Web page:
Source: Uncorrected proof courtesy of publisher via The Reading Room
I didn’t think I’m really into antiheroes much but very early this year, I was completely taken by surprise by how much I love Candice Fox’s Eden Archer (Archer & Bennett). I rated these 2 books 5 stars (I don’t give very many 5-stars ratings) so I had pretty high expectation for Woman of the Dead. This is a very different book though quite good on its own merit.
The story opens with a very chilling prologue –which I adored (call me crazy, if you like) but the main story takes place 8 years after this prologue. And things could not have been more different; the readers are greeted with a happy domestic scene. This, of course, did not last for more than a few minutes. The pain & grief that followed felt very real and so were utterly raw. The rest of the book alternated between feeling numbed and deepest anguish.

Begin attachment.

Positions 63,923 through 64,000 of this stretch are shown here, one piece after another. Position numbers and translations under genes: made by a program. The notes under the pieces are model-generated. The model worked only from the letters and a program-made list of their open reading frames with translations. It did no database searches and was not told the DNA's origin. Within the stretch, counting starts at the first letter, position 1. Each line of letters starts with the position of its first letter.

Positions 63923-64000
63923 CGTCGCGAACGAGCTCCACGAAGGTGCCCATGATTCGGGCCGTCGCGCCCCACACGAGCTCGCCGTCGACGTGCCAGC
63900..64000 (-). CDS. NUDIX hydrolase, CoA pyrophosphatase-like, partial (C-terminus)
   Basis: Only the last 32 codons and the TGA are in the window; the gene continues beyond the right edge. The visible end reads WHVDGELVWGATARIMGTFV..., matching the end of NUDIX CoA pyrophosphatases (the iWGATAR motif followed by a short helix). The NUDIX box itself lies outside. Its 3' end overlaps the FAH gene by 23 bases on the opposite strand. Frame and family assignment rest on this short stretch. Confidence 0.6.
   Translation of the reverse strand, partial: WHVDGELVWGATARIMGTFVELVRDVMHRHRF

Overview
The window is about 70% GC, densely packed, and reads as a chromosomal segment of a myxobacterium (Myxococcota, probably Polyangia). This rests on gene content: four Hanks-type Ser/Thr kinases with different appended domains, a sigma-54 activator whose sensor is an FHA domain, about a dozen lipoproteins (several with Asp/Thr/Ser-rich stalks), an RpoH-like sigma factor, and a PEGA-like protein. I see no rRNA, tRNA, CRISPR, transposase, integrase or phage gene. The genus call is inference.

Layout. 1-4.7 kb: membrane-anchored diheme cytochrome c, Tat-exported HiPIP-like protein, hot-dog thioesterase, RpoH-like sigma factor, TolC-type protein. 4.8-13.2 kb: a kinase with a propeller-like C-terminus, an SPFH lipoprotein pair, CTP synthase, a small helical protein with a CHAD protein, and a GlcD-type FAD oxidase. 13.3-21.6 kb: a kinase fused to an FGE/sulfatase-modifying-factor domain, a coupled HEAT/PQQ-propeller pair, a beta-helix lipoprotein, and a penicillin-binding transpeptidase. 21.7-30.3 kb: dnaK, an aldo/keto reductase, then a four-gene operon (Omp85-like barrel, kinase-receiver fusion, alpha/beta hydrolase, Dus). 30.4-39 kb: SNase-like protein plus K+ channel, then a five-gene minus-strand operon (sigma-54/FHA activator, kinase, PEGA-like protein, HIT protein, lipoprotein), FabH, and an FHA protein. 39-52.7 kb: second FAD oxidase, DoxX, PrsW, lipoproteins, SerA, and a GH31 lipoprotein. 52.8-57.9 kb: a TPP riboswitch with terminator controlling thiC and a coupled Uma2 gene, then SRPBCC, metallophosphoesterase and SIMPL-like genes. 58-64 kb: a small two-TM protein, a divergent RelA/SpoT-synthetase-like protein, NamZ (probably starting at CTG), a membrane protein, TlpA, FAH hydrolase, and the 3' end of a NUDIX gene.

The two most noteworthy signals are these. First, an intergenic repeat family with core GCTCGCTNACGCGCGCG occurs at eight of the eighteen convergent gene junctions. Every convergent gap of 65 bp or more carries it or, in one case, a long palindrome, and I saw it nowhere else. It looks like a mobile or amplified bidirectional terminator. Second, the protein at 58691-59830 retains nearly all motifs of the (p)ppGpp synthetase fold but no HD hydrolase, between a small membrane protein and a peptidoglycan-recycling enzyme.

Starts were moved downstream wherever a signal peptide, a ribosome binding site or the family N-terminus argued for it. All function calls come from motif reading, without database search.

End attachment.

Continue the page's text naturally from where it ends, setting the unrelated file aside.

Brunhilde Blum doesn’t kick ass. She is not an experienced sleuth. She is not a trained assassin. She is an undertaker. She lashed out from fear and for revenge. Her actions were not fully thought out / planned; in fact, some of them were near disastrous that it’s almost hilarious. With a high dose of good luck and some help from her assistant, she forged ahead to make sure the world is a safer place for her daughters.
Whilst I sympathise with Blum, she doesn’t particularly trigger any strong emotion from me and I don’t find myself cheering for her. There were, however, quite a number of factors I like in Woman of the Dead: the raw description of grief, the twists, and the prologue & epilogue. This appears to be the first book in a trilogy so I would be very interested in the next instalment to see how she develops.
Thanks Hachette Australia via The Reading Room for copy of book in exchange of honest review